Manfred could have given a clever, misleading answer, thus making himself popular with the other trainees. But he had good reasons for sticking loyally to the truth. Manfred is one of Jehovah’s Witnesses. His honesty preserved his clean conscience. It also won him the trust of his employer. As part of his training, Manfred was assigned to the jewelry department, where trainees were not normally allowed to work. Some 15 years later when Manfred was promoted to a position of responsibility in the company, the same executive phoned to congratulate him and to recount this incident of integrity to the truth.
Since Jehovah is the God of truth, anyone wishing to have a close relationship with him must “put away falsehood” and “speak truth.” A servant of God ought to love truth. “A faithful witness is one that will not lie,” wrote the wise man. What, though, is a lie?—Ephesians 4:25; Proverbs 14:5.
What Is a Lie?
Every lie is an untruth, but not every untruth is a lie. Why not? A dictionary defines a lie as “an assertion of something known or believed by the speaker to be untrue with intent to deceive.” Yes, lying includes the intention to deceive someone. Hence, to speak an untruth unwittingly—such as giving someone incorrect facts or figures by mistake—is not the same as to tell a lie.
Moreover, we need to consider whether the person asking for information is entitled to a comprehensive answer. For instance, suppose Manfred had been asked the same questions by an executive of another company. Would Manfred have been obliged to tell him everything? Not really. Since that executive had no right to such information, Manfred would have had no obligation to provide it. Of course, even in this case, it would have been wrong for him to tell a lie.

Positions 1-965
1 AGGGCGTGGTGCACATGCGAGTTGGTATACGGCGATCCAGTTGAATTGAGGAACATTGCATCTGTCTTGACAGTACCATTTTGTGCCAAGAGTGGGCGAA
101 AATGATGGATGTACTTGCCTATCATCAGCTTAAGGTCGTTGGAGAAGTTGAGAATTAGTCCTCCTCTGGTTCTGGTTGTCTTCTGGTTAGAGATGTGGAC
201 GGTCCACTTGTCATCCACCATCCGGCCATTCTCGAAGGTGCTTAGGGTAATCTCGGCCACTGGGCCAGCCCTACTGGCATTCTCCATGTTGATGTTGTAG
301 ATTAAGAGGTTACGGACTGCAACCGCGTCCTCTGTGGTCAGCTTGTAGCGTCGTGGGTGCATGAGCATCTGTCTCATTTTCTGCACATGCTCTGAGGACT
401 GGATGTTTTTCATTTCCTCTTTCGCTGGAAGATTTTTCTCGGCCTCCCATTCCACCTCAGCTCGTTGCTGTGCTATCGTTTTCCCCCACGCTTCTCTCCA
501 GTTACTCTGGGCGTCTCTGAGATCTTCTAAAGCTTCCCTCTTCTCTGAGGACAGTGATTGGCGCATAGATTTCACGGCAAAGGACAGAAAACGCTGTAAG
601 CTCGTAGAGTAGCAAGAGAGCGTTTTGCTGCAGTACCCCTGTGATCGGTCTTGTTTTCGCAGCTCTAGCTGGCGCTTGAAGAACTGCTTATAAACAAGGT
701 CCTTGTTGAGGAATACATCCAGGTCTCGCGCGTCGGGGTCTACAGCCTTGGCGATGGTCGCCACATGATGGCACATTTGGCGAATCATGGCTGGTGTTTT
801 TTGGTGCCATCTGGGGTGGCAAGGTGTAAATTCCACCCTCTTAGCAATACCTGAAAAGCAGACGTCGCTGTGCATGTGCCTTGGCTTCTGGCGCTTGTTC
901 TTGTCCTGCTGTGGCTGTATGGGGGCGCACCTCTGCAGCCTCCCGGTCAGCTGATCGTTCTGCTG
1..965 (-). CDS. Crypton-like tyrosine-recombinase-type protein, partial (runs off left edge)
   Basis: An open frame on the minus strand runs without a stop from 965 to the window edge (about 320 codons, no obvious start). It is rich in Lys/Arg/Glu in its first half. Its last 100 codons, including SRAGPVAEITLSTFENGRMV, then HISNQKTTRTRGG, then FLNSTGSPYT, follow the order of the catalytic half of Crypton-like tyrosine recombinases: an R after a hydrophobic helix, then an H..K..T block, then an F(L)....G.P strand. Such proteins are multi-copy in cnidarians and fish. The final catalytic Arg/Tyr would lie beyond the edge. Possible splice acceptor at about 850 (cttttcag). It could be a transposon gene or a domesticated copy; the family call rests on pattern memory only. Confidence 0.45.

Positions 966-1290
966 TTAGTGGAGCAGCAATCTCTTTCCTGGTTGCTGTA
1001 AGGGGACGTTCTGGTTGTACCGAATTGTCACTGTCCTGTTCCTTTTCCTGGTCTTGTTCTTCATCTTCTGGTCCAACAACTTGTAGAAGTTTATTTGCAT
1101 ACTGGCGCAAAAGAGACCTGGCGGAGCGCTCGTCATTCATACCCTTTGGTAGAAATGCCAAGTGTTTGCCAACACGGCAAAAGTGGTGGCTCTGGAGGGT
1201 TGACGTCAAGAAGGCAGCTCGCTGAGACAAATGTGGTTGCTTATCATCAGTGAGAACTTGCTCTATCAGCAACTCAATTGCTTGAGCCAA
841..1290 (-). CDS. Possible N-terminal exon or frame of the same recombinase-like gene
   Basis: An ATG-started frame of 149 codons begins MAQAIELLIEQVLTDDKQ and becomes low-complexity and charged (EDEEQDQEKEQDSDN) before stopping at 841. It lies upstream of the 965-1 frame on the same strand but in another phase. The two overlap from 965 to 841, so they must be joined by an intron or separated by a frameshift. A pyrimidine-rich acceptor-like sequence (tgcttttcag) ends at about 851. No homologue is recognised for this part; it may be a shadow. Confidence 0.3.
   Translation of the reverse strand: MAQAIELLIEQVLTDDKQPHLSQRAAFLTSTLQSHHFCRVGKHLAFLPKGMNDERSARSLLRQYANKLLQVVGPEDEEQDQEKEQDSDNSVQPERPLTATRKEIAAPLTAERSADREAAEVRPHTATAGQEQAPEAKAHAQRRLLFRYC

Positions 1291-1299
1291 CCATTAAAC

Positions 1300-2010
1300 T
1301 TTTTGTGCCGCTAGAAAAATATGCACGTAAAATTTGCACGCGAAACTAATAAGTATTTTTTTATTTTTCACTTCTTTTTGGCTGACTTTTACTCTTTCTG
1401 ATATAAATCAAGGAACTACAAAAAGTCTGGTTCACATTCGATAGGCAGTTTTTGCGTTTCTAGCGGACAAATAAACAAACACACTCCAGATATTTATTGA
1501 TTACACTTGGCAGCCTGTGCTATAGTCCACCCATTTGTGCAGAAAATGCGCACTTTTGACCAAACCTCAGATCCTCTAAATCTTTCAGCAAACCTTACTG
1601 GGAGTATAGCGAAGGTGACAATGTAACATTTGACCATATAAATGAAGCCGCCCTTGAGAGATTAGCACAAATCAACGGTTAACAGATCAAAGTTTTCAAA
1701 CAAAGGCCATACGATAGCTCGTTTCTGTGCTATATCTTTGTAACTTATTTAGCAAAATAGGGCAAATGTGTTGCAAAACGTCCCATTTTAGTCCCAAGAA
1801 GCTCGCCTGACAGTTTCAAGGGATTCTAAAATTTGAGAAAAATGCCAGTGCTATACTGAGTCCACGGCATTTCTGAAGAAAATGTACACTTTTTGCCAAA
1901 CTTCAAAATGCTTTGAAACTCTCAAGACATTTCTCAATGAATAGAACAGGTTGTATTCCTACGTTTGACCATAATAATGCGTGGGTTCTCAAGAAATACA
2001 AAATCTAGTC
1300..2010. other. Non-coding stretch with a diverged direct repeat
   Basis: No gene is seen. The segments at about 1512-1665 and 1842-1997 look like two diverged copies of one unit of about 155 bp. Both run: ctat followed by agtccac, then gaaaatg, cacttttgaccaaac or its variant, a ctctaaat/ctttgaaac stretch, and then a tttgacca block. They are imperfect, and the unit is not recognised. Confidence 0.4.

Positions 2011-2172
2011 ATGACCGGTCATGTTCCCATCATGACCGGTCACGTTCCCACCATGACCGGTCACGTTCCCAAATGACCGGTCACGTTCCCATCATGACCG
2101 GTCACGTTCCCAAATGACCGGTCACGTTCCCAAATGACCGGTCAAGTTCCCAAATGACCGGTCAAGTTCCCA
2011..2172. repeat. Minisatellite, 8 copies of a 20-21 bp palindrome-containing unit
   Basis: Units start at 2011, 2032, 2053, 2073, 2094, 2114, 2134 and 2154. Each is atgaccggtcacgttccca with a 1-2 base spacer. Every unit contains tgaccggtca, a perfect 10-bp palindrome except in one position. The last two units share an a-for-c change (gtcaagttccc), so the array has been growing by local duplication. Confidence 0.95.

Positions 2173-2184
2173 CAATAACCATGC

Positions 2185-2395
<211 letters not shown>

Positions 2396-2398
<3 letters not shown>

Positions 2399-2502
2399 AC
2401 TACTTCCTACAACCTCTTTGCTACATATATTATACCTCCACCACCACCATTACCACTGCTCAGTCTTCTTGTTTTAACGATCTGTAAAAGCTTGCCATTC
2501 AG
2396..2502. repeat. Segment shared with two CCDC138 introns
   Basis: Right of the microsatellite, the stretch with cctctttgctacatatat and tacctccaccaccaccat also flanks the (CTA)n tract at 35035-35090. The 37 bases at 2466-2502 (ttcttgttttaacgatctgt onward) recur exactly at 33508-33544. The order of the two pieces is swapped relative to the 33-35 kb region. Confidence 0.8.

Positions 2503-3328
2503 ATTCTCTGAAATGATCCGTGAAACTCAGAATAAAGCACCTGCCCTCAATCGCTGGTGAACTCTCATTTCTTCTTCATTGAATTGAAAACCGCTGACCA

What example did Jesus Christ set in this regard? On one occasion, Jesus was conversing with some unbelievers who showed interest in his travel plans. “Pass on over from here and go into Judea,” they advised him. What was Jesus’ reply? “You go up to the festival [in Jerusalem]; I am not yet going up to this festival, because my due time has not yet fully come.” Shortly thereafter, Jesus did travel to Jerusalem for the festival. Why did he answer that way? They were not entitled to know the exact details of his whereabouts. So while Jesus did not utter an untruth, he gave them an incomplete answer in order to limit the possible harm they could do to him or to his followers. This was not a lie, for the apostle Peter wrote about Christ: “He committed no sin, nor was deception found in his mouth.”—John 7:1-13; 1 Peter 2:22.
What about Peter himself? On the night of Jesus’ arrest, did not Peter lie three times and deny knowing Jesus? Yes, Peter caved in to fear of man and lied. But he immediately “wept bitterly” and repented, and his sin was forgiven. Moreover, he learned from his mistake. Some days later, he spoke in public about Jesus and resolutely refused to stop when threatened by the Jewish authorities in Jerusalem. Surely Peter’s temporary setback and quick recovery should be an encouragement to all of us, who can easily be overwhelmed in a moment of weakness and stumble in word or deed.—Matthew 26:69-75; Acts 4:18-20; 5:27-32; James 3:2.
Truth Will Be Established Forever
“It is the lip of truth that will be firmly established forever, but the tongue of falsehood will be only as long as a moment,” explains Proverbs 12:19. Yes, truthful speech is marked by durability and permanence. And human relationships are more stable and satisfying when people are committed to speaking the truth and acting in harmony with it. Indeed, truthfulness brings immediate rewards. These include a clean conscience, a good reputation, and strong relationships in marriage, in the family, among friends, and even in business.
Lies, on the other hand, cannot stand the test of time. A tongue that utters falsehood may deceive for a while, but untruth does not prevail in the long term. Furthermore, Jehovah, the God of truth, has set a time limit for the toleration of untruth and of those who promote lies. The Bible promises that Jehovah will wipe out the influence of Satan the Devil, the father of the lie, who is misleading the entire inhabited earth. Jehovah will soon put an end to all lies and liars.—Revelation 21:8.
What a relief it will be when at last “the lip of truth” will be firmly established forever!
^ par. 2 Not his real name.
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Greed and selfish ambition are the motives that impel many people to lie
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Every lie is an untruth, but not every untruth is a lie
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What do we learn from Peter’s denial of Christ?
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Speaking the truth makes for stable and satisfying relationships